And to be sure, Srinivasan has some truly interesting theses on the technology.
At one of his first public appearances, for example, he argued that the “price of bitcoin” is one of the most misunderstood metrics, because quite simply, the very idea is flawed.
One bitcoin, or 1 BTC, is no more a solid unit than $1 is one hundred pennies. Therefore, the true worth of $1 is not in the dollar itself, but in how much each penny is worth. Raise the value of a penny, he seemed to argue, and in tandem, the price of any larger unit will rise.
In this context, the company’s approach to reworking the essential contract of bitcoin mining, effectively controlling supply by partitioning small amounts of bitcoin, seemingly at its own discretion to device users, takes on new power. Controlling or even managing supply can be a dangerous thing, especially when that bitcoin is meant to subsidize smartphones in Africa.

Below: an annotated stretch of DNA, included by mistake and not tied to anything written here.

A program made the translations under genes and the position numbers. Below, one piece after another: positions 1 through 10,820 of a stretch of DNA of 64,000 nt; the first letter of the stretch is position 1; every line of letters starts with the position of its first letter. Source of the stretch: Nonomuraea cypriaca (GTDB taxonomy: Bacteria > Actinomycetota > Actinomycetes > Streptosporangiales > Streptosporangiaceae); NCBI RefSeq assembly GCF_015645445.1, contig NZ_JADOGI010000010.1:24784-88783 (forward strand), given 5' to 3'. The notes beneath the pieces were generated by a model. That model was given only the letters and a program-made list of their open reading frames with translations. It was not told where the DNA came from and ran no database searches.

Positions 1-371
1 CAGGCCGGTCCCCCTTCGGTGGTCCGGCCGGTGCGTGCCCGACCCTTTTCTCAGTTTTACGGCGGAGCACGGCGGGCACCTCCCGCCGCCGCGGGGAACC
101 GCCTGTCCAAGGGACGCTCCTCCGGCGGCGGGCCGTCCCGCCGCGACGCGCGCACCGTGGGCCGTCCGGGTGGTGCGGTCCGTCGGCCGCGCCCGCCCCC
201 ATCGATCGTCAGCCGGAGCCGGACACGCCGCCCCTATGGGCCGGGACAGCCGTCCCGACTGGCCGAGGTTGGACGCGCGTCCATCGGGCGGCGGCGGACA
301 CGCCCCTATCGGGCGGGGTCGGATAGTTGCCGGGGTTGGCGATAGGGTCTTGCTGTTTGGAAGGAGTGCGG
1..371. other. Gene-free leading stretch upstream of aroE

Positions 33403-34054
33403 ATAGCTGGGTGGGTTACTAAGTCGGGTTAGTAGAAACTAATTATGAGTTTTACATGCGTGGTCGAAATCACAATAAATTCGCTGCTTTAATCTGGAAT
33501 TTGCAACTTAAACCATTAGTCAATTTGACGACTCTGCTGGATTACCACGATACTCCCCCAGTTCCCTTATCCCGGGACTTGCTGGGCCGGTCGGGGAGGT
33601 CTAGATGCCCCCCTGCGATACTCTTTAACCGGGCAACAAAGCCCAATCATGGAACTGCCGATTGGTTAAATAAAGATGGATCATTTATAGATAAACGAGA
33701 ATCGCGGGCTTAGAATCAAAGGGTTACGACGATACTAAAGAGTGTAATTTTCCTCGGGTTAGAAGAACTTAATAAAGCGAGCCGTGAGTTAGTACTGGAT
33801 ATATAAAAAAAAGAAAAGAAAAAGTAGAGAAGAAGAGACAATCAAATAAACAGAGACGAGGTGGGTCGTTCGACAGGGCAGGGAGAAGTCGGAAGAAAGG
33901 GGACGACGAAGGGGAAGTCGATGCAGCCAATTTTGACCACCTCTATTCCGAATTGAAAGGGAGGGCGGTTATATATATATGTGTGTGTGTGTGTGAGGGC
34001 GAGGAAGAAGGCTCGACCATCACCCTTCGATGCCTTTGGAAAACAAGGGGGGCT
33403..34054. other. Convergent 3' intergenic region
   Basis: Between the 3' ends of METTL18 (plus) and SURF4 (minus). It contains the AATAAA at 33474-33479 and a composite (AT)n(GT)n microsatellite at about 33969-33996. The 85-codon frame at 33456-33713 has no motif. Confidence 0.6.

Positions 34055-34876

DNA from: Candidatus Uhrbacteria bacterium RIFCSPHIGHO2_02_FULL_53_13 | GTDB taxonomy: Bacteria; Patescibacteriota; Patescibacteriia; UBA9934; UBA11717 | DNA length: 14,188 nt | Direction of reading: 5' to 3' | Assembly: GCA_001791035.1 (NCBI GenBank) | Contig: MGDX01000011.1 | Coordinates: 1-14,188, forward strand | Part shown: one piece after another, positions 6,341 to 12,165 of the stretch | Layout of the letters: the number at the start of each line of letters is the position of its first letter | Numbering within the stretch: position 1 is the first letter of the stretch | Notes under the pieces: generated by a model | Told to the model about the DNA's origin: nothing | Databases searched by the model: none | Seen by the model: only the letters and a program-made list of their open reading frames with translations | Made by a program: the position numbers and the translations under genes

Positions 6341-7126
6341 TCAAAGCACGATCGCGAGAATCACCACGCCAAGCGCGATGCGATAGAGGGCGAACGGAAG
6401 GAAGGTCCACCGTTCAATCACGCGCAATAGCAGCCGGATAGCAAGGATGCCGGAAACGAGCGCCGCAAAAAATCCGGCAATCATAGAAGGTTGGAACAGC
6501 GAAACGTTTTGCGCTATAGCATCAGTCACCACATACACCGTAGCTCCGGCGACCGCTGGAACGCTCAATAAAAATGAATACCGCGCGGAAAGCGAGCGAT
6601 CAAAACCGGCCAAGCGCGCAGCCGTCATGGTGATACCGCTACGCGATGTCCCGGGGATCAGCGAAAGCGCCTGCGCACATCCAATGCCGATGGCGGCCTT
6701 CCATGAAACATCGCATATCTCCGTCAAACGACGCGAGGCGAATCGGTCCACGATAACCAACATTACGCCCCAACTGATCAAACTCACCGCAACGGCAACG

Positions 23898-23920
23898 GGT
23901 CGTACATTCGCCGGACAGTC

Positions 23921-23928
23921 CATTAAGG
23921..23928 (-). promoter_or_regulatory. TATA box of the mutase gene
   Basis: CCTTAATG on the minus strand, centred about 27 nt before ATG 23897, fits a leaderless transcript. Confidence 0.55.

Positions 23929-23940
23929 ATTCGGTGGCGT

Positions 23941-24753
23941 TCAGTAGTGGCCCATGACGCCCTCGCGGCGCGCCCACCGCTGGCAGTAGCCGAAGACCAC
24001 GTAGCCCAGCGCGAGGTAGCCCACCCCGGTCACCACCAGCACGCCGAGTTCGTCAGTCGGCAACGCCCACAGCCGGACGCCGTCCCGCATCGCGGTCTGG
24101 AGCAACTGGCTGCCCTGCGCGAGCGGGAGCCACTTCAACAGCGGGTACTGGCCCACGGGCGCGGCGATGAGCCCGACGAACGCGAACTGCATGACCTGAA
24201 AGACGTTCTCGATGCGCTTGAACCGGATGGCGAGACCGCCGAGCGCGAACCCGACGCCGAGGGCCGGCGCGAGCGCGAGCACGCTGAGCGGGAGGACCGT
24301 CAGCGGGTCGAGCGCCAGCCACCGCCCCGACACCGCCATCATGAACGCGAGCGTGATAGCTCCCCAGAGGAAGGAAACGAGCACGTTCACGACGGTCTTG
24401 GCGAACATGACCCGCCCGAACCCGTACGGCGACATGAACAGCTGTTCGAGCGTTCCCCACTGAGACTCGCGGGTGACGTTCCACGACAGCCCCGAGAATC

As for what I’ve just written, however, it could all be dismissed as mere conjecture, precisely because these ideas have not been allowed to be discussed in a public forum.
Today, bitcoin is mired in debates and the path forward seems unclear. 21 certainly doesn’t and won’t have all the answers.
But, what the industry does need is a charismatic young visionary who can bring the tech to its full potential and help consumers see its utility.
There has been, and will always be, a relationship between technology and individuals. When we think computers, we think Bill Gates, we think Michael Dell, we think Steve Jobs. Bitcoin has no such face to its name.
If the Internet comparison is to be believed, bitcoin, in short, needs its visionary. And right now, it seems, there’s only one man with enough money and vision to fill that role.